I’m not suggesting that you should cut them out of your life (because I am absolutely NOT a fan of restriction).
…but I do believe there is something to be said for having limited access to special things.
For example, my sweet husband can absolutely not have cookies ‘n cream ice cream in the house – or he will devour the entire tub within days. (It doesn’t matter how big the tub is.) The man just cannot help himself. It’s simply way too big of a trigger for him.
So, we try not to keep that particular ice cream around. Not because he “can’t have it”, but just because it doesn’t fit with his personal goals.
When he wants ice cream, he’ll make a special trip to our local ice cream parlor! That way, he can still enjoy the yummy treat – but 100% on his terms.
If you can’t totally remove the snack (maybe it’s part of the kids’ stash!), just put it further out of sight.
You might find yourself mindlessly stopping at the candy bowl on your kitchen island two or three times a day. But, if you just move those treats to a more hidden location, you’ll be much less likely to make the effort to go find them!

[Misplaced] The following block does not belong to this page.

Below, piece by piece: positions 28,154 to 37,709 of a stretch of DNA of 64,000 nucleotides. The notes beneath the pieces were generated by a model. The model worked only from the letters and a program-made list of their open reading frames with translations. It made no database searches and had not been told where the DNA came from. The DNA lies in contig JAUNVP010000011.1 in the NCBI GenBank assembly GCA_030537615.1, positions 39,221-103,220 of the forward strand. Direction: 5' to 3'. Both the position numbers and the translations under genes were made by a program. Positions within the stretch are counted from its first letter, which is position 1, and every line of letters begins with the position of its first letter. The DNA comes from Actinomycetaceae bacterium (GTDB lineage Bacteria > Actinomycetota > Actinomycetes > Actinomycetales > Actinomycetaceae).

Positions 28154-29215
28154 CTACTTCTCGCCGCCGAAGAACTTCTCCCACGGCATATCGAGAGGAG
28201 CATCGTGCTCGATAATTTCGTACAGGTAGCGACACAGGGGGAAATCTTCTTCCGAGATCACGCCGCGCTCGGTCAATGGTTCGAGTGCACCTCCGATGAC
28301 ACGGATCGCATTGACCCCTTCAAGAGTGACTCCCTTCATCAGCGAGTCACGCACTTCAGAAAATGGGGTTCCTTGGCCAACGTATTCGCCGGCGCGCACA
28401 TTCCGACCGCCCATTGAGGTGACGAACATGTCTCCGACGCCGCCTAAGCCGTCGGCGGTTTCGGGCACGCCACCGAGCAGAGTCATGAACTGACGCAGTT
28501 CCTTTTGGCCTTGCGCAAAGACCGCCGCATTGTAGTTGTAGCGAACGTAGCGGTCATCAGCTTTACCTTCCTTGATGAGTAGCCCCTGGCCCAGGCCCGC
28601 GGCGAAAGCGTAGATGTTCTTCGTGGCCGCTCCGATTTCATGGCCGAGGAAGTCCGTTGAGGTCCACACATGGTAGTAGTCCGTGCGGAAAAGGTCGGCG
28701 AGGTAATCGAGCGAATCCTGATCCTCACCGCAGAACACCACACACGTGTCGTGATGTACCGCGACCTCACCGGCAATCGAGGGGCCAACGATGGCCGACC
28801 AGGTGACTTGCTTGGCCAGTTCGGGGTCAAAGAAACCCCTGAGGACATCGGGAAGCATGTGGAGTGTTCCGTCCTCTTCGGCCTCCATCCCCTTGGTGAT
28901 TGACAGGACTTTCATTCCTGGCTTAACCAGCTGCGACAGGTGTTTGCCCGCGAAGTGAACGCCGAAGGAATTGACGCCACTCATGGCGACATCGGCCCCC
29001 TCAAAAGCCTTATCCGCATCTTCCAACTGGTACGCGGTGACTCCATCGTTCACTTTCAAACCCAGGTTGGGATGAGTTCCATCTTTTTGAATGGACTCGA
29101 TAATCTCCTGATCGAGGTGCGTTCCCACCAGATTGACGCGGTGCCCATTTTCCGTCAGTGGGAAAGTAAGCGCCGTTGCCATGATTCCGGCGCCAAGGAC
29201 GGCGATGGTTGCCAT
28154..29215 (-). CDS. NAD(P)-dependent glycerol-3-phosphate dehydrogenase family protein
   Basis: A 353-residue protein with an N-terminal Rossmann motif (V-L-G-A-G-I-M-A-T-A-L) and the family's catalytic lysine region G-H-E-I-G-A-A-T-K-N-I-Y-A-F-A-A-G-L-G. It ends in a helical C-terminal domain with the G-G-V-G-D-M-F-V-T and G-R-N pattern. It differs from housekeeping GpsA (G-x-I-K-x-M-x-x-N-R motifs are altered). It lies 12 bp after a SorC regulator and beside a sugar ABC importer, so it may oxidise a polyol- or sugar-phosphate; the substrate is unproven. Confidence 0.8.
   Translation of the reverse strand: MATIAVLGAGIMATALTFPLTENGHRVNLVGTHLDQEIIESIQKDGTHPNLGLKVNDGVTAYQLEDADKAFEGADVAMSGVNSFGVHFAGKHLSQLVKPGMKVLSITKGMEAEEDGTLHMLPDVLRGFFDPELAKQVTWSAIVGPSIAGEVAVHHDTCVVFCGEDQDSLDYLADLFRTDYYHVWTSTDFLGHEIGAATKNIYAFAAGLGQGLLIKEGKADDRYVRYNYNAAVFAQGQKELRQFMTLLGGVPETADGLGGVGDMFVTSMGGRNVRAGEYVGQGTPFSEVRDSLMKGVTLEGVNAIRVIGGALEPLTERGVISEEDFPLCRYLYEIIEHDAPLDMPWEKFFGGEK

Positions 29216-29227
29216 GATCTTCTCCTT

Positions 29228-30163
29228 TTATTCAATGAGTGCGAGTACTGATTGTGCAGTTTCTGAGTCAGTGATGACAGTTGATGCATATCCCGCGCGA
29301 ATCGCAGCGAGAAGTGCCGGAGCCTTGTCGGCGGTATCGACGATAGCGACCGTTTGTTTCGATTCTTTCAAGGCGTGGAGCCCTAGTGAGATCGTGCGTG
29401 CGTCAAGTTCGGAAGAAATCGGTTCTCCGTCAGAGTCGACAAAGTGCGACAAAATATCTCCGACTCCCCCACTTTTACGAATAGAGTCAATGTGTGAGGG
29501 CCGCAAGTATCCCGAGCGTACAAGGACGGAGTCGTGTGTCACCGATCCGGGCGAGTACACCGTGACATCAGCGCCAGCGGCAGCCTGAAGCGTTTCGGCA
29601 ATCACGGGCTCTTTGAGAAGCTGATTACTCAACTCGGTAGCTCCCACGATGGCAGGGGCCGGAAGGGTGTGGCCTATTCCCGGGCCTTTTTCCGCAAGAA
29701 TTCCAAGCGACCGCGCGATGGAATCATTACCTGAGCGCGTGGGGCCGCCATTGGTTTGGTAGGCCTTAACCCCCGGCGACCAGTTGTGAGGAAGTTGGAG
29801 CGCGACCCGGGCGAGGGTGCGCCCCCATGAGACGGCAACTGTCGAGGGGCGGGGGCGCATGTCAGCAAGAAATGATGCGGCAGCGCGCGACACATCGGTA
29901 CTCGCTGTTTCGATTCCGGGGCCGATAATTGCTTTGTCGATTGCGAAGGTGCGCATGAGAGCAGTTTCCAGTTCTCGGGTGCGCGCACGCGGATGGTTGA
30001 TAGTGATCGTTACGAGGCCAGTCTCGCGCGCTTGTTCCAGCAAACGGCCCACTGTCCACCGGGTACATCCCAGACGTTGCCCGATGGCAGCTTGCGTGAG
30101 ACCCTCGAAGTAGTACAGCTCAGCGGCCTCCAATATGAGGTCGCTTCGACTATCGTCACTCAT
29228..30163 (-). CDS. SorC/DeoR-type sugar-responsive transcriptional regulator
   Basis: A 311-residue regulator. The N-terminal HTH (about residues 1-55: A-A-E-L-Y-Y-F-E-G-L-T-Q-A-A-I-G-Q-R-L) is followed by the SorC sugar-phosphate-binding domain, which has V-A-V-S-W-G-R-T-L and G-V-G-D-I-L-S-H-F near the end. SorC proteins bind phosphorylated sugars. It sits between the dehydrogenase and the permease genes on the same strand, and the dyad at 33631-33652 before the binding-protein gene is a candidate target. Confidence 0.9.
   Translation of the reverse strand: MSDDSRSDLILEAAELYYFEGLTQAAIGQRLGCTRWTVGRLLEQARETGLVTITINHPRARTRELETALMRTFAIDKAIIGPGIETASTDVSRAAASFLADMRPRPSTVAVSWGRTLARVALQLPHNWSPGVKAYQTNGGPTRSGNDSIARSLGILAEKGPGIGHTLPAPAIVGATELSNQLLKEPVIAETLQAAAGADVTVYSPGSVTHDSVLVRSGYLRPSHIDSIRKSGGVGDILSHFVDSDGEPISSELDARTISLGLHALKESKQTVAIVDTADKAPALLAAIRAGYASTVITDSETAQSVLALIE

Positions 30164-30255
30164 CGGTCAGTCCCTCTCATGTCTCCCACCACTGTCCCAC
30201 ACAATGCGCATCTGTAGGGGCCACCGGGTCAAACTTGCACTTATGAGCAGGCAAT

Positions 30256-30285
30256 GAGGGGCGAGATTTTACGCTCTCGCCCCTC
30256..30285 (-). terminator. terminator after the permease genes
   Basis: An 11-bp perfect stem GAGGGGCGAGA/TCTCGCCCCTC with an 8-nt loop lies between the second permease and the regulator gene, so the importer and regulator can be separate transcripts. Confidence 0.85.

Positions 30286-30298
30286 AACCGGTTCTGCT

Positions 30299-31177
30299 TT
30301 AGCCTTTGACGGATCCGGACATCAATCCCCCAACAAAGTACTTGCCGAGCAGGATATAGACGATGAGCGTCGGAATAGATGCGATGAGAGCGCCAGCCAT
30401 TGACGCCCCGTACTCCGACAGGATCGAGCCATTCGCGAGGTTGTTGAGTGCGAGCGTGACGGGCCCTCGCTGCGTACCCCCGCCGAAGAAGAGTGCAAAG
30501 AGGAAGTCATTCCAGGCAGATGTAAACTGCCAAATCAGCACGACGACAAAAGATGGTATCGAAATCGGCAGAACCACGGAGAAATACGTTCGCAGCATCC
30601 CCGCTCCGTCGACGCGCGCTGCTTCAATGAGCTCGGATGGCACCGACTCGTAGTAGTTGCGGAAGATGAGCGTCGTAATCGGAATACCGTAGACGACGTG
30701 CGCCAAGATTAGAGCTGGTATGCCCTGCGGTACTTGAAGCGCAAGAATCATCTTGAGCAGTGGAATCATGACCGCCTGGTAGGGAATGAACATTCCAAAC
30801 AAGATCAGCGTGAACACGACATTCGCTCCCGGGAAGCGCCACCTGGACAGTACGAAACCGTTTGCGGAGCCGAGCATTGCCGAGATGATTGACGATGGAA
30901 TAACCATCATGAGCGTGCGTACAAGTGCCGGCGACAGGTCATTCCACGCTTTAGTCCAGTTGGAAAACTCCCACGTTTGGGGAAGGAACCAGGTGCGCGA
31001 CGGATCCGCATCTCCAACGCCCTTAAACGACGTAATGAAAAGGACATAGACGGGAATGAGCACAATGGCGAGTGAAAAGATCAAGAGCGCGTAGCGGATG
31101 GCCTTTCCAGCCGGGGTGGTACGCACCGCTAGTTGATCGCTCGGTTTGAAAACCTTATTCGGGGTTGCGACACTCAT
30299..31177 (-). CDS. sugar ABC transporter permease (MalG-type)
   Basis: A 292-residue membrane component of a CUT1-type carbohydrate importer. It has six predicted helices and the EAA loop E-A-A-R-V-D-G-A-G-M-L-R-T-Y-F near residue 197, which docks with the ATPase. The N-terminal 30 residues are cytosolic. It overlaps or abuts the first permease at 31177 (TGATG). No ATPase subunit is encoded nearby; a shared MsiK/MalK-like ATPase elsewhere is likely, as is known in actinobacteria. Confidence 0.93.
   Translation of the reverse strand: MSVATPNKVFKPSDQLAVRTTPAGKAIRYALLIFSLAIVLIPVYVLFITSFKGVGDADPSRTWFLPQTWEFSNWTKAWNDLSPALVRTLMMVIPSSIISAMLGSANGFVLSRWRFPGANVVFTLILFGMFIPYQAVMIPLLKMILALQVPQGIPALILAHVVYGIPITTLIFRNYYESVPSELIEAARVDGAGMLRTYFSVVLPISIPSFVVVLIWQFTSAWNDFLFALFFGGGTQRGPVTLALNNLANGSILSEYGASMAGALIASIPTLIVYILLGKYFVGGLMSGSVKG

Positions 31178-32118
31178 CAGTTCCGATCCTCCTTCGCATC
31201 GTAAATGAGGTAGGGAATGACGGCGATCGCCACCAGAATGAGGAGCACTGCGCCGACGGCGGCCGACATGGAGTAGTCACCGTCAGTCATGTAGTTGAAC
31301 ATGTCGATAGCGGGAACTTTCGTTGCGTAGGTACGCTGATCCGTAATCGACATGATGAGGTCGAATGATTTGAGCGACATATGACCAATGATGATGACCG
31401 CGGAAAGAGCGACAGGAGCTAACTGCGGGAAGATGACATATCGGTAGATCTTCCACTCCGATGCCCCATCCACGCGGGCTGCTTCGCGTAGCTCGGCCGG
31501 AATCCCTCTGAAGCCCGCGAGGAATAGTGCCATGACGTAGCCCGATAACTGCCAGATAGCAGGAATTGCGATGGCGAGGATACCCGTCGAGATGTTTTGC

Another idea for how to stop snacking after dinner is to make sure that you’re getting lots of great protein in throughout your day. Protein sources can help reduce appetite, boost metabolism, and increase muscle mass according to an article by Healthline.
I’ve found that when I’m focused on protein first, I feel more satisfied between meals and am less likely to look for snacks. This remains true even after dinner is over.
Consider finding your protein source for each meal and snack before supplementing with your fats and carbs. You might be surprised by how satiated you feel!
One way I like to “shut down the kitchen” is to eat my dessert immediately following dinner. This helps my brain to know that food is done for the day.
I have my dinner and then my sweet treat right after. (I have such a sweet tooth, there is no skipping this step. Ha!)
This tip is two-fold, because usually I’m quite full from dinner, so there’s not much room for dessert. So, I’m less likely to over-indulge and I know that the kitchen is now closed.
Related: Why We Celebrate the Little Things
Sometimes, all I need to stop the late-night snacking is simply the treat of a small cup of tea! When I know I get to enjoy something else, the need to snack disappears. (Especially since, remember, I wasn’t hungry to begin with!)